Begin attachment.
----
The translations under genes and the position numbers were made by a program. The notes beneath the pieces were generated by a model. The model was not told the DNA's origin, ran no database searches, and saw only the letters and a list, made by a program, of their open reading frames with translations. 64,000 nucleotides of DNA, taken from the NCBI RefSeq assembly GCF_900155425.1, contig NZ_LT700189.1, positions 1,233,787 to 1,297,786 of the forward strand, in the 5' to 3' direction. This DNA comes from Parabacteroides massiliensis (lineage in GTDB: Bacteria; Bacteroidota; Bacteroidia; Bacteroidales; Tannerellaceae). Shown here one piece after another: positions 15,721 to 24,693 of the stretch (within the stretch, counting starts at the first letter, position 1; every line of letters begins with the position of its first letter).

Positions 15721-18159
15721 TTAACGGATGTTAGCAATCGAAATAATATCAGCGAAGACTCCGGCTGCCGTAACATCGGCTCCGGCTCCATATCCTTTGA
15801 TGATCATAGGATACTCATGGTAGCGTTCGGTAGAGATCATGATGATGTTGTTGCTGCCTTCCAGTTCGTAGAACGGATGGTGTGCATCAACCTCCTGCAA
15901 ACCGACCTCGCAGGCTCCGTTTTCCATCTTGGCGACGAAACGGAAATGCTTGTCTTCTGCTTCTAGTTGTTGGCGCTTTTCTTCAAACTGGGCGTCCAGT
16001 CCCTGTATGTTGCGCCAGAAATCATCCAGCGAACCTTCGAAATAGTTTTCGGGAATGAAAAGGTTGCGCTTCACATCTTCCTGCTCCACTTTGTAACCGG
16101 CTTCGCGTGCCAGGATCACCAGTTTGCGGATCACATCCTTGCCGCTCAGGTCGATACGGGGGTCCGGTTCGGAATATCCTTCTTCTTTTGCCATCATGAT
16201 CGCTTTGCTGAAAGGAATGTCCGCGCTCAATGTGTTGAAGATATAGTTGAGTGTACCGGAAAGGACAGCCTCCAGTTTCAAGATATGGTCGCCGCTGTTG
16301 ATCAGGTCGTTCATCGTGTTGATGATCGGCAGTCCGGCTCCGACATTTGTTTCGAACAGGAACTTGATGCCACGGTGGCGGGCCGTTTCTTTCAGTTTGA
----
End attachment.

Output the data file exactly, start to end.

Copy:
The translations under genes and the position numbers were made by a program. The notes beneath the pieces were generated by a model. The model was not told the DNA's origin, ran no database searches, and saw only the letters and a list, made by a program, of their open reading frames with translations. 64,000 nucleotides of DNA, taken from the NCBI RefSeq assembly GCF_900155425.1, contig NZ_LT700189.1, positions 1,233,787 to 1,297,786 of the forward strand, in the 5' to 3' direction. This DNA comes from Parabacteroides massiliensis (lineage in GTDB: Bacteria; Bacteroidota; Bacteroidia; Bacteroidales; Tannerellaceae). Shown here one piece after another: positions 15,721 to 24,693 of the stretch (within the stretch, counting starts at the first letter, position 1; every line of letters begins with the position of its first letter).

Positions 15721-18159
15721 TTAACGGATGTTAGCAATCGAAATAATATCAGCGAAGACTCCGGCTGCCGTAACATCGGCTCCGGCTCCATATCCTTTGA
15801 TGATCATAGGATACTCATGGTAGCGTTCGGTAGAGATCATGATGATGTTGTTGCTGCCTTCCAGTTCGTAGAACGGATGGTGTGCATCAACCTCCTGCAA
15901 ACCGACCTCGCAGGCTCCGTTTTCCATCTTGGCGACGAAACGGAAATGCTTGTCTTCTGCTTCTAGTTGTTGGCGCTTTTCTTCAAACTGGGCGTCCAGT
16001 CCCTGTATGTTGCGCCAGAAATCATCCAGCGAACCTTCGAAATAGTTTTCGGGAATGAAAAGGTTGCGCTTCACATCTTCCTGCTCCACTTTGTAACCGG
16101 CTTCGCGTGCCAGGATCACCAGTTTGCGGATCACATCCTTGCCGCTCAGGTCGATACGGGGGTCCGGTTCGGAATATCCTTCTTCTTTTGCCATCATGAT
16201 CGCTTTGCTGAAAGGAATGTCCGCGCTCAATGTGTTGAAGATATAGTTGAGTGTACCGGAAAGGACAGCCTCCAGTTTCAAGATATGGTCGCCGCTGTTG
16301 ATCAGGTCGTTCATCGTGTTGATGATCGGCAGTCCGGCTCCGACATTTGTTTCGAACAGGAACTTGATGCCACGGTGGCGGGCCGTTTCTTTCAGTTTGA